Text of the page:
Poverty is not something abstract; thus, to approach poverty we need solutions that
  1. affirm the value of each person,
  2. are modeled after an economy of abundance rather than an economy of scarcity, and 
  3. include the non-poor as fellow participants who suffer under poverty and thus we can all work together to find solutions.
Poverty is not OK for some

The first hack is to see that definitions of poverty are done by a society that does not value each person.

Respected economists believe that "some degree of poverty and unemployment is inevitable and desireable, moreover, for the economy to produce sustainable growth and as a motivation for others to work." (Jensen, Responsive Labor, 59-60)

The problem with this is that any society that tolerates unemployment "is a society convinced that gifts are not meant to be shared." (Jensen, Responsive Labor, 59-60). Economists who define who is poor and celebrate unemployment ascribe a value to a person from a philosophy of scarcity. There is a "human propensity to value some persons mroe than others: the "deserving" poor should have greater access to the goods of society than the "undeserving." (Jensen, Responsive Labor, 59-60)

To combat this human tendency and society norm, we need to value the totality of human work. We need a "theology that assumes the inestimable value of each person regardless of work; a theology that operates out of assumptions of sharing and abundance instead of hoarding and hierarchy among workers." (Jensen, Responsive Labor, 59-60)

Poverty: a biblical model

The second hack is to model poverty solutions after God's economy of abundance rather than our economy of scarcity.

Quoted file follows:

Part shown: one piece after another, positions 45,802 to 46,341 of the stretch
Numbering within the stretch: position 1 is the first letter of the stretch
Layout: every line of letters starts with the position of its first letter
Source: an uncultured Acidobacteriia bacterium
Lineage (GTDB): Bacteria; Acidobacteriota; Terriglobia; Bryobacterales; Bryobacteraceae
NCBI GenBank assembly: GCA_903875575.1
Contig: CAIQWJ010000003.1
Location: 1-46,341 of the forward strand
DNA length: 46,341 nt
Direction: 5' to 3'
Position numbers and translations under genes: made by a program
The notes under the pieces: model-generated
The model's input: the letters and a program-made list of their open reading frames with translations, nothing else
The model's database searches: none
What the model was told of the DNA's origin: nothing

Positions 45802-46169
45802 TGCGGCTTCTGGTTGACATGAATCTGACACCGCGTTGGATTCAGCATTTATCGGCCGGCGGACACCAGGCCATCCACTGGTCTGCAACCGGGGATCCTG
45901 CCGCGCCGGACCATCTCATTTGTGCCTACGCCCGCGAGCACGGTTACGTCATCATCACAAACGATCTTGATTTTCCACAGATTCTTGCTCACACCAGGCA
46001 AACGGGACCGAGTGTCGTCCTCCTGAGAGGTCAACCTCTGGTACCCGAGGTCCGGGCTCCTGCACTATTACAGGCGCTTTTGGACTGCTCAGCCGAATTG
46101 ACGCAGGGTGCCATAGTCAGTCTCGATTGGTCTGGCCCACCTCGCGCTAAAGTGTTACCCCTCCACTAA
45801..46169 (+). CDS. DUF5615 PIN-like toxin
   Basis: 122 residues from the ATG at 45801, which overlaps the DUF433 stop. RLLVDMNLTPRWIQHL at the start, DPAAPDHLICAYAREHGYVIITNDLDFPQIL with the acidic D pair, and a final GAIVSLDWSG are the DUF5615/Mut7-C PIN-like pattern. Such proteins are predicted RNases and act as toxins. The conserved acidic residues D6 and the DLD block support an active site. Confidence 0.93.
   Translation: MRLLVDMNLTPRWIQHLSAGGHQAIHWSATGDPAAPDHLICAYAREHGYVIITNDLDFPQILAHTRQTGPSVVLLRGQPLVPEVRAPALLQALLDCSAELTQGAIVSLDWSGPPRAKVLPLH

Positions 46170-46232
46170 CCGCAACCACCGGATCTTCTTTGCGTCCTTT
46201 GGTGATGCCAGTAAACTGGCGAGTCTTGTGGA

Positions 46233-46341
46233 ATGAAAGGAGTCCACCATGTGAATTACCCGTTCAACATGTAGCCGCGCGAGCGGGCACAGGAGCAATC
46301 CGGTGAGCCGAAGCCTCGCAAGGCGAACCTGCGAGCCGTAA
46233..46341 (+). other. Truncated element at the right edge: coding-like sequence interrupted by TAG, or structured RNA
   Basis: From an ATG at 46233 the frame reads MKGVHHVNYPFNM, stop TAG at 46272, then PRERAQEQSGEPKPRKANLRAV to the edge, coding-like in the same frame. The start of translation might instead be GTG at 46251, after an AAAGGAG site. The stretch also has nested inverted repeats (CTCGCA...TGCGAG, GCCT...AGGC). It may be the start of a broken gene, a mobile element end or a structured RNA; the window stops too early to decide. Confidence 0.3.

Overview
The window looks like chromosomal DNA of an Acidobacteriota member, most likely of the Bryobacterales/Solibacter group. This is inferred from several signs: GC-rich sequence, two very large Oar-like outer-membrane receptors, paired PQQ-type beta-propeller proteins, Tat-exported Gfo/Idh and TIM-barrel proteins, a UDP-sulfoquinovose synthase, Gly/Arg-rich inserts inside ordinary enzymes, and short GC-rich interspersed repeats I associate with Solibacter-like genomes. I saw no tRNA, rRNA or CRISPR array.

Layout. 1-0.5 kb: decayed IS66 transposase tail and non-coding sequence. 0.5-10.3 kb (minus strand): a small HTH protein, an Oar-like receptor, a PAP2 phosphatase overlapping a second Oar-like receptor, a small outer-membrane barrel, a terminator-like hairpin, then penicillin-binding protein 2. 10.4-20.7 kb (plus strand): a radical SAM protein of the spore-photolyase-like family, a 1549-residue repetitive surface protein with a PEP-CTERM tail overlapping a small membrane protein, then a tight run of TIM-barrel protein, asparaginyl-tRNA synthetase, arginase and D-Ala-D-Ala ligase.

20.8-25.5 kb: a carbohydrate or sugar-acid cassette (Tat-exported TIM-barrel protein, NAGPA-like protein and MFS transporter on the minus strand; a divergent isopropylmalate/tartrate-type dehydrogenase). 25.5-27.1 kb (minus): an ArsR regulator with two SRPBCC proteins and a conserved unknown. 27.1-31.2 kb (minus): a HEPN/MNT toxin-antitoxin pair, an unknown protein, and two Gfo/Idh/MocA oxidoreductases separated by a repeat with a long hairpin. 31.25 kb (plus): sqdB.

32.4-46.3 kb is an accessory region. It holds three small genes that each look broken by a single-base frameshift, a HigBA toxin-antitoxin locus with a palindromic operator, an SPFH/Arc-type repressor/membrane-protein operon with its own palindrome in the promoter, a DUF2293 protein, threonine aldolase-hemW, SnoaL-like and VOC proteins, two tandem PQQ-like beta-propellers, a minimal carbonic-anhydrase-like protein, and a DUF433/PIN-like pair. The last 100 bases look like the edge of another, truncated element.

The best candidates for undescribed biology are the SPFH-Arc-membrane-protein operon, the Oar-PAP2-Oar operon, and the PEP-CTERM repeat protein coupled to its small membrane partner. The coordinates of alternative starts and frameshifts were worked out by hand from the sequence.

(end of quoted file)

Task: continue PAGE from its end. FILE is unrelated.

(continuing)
"Poverty is, in the biblical vision, never something to be put up with or to be adjusted to as normal." (Bryan Stone, Evangelism after Christendom, 216). You may recall the words of Jesus "the poor will always be with you" (Matthew 26:11). Many categorize this as "the poor are always gonna be a problem, so why try?" In contrast, I see this not as a resignation to the reality, but a commission along the lines of Deuteronomy 15:11 to "share always with the needy in your land." If those who are poor are always with us, then we need to figure out how to include them in the conversation.

When it comes to approaches, many people today will probably want coercive efforts: taxes, nations cooperating, putting the homeless on boats and sailing them into the sunset (for shame!).

However, this hack claims something surprising: We cannot legislate sharing. We believe in a God who shares without coercion. God does not force humans to accept God's grace; God's grace is a free gift that humans can accept or reject. Sharing cannot be coerced; otherwise it ceases to be sharing. In other words, forced sharing is oxymoronic!

God's sharing, by contrast, is free. God shares God's grace freely without requirements or triggers. "The paradox is that we typically say 'no' to that gift. In response to God's sharing, we choose to hoard what we think is ours, and thus choose death." (Jensen, Responsive Labor, 59-60)

What would it look like to live out of abundance? This does not mean throw money at the situation with reckless abandon...we leave that to banks bailouts apparently. Rather, an alternative proposal to taxes and labor camps is non-coercive applications that does not throw money at the situation, but rather invites those who are poor to participate.